Potential for calibration of geostationary meteorological satellite imagers using the Moon

, , and
Edited by:
Butler J.J.
DOI: 10.1117/12.620097



Solar-band imagery from geostationary meteorological satellites has been utilized in a number of important applications in Earth Science that require radiometric calibration. Because these satellite systems typically lack on-board calibrators, various techniques have been employed to establish "ground truth", including observations of stable ground sites and oceans, and cross-calibrating with coincident observations made by instruments with on-board calibration systems. The Moon appears regularly in the margins and corners of full-disk operational images of the Earth acquired by meteorological instruments with a rectangular field of regard, typically several times each month, which provides an excellent opportunity for radiometric calibration. The USGS RObotic Lunar Observatory (ROLO) project has developed the capability for on-orbit calibration using the Moon via a model for lunar spectral irradiance that accommodates the geometries of illumination and viewing by a spacecraft. The ROLO model has been used to determine on-orbit response characteristics for several NASA EOS instruments in low Earth orbit. Relative response trending with precision approaching 0.1% per year has been achieved for SeaWiFS as a result of the long time-series of lunar observations collected by that instrument. The method has a demonstrated capability for cross-calibration of different instruments that have viewed the Moon. The Moon appears skewed in high-resolution meteorological images, primarily due to satellite orbital motion during acquisition; however, the geometric correction for this is straightforward. By integrating the lunar disk image to an equivalent irradiance, and using knowledge of the sensor's spectral response, a calibration can be developed through comparison against the ROLO lunar model. The inherent stability of the lunar surface means that lunar calibration can be applied to observations made at any time, including retroactively. Archived geostationary imager data that contains the Moon can be used to develop response histories for these instruments, regardless of their current operational status.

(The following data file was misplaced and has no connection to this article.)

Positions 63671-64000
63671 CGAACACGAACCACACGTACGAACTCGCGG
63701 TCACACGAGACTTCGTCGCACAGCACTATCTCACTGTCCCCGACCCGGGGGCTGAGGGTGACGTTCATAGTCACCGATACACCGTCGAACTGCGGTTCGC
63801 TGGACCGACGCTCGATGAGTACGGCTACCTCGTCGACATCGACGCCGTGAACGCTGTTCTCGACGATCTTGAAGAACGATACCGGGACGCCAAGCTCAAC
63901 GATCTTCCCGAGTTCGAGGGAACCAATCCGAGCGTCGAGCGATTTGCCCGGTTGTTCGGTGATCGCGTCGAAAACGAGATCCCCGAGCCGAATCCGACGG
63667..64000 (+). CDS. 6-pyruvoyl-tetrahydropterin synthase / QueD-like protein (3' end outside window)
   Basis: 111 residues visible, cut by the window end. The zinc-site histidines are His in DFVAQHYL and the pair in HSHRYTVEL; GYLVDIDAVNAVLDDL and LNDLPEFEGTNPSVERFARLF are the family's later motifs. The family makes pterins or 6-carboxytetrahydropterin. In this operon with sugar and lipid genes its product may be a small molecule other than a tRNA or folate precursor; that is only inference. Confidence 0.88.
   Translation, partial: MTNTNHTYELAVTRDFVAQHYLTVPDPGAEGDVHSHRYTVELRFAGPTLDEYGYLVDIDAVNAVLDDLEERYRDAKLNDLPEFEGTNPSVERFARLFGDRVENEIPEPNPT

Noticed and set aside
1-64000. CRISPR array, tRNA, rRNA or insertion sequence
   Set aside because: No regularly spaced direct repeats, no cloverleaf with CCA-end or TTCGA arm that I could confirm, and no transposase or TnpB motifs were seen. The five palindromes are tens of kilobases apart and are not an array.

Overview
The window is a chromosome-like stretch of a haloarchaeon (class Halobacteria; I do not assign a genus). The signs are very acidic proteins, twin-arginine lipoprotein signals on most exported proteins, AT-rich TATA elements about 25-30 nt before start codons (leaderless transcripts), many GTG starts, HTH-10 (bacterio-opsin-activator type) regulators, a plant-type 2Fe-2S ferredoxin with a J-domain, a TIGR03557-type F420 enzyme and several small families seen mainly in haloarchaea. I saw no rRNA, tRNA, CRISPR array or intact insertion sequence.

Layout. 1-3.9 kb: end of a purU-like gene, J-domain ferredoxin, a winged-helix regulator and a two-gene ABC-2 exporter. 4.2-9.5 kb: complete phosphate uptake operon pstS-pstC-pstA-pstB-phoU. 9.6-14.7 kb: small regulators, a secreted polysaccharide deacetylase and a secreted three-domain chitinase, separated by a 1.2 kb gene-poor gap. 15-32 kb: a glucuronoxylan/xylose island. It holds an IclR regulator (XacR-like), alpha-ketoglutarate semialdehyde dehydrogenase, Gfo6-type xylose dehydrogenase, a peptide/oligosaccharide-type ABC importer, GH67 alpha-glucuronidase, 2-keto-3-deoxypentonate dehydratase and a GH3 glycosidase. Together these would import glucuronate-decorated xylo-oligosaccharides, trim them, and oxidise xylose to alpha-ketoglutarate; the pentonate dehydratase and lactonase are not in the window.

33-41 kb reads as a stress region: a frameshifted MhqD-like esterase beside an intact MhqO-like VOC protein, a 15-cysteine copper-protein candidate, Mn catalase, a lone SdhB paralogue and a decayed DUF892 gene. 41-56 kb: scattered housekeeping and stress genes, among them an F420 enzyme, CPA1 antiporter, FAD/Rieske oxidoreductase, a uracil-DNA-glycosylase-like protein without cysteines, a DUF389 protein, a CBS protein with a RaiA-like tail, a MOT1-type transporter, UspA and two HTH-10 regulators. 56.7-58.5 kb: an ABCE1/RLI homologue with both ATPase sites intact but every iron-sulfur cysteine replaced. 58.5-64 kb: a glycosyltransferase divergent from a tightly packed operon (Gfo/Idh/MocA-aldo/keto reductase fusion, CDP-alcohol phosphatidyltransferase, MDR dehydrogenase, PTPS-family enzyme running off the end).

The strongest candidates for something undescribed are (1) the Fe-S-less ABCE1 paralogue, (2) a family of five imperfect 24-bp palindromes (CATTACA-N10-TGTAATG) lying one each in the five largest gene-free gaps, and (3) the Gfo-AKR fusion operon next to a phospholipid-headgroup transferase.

Additional Publication Details

Publication type:
Conference Paper
Publication Subtype:
Conference Paper
Potential for calibration of geostationary meteorological satellite imagers using the Moon
Year Published:
Larger Work Title:
Proceedings of SPIE - The International Society for Optical Engineering
First page:
Last page:
Conference Title:
Earth Observing Systems X
Conference Location:
San Diego, CA
Conference Date:
31 July 2005 through 2 August 2005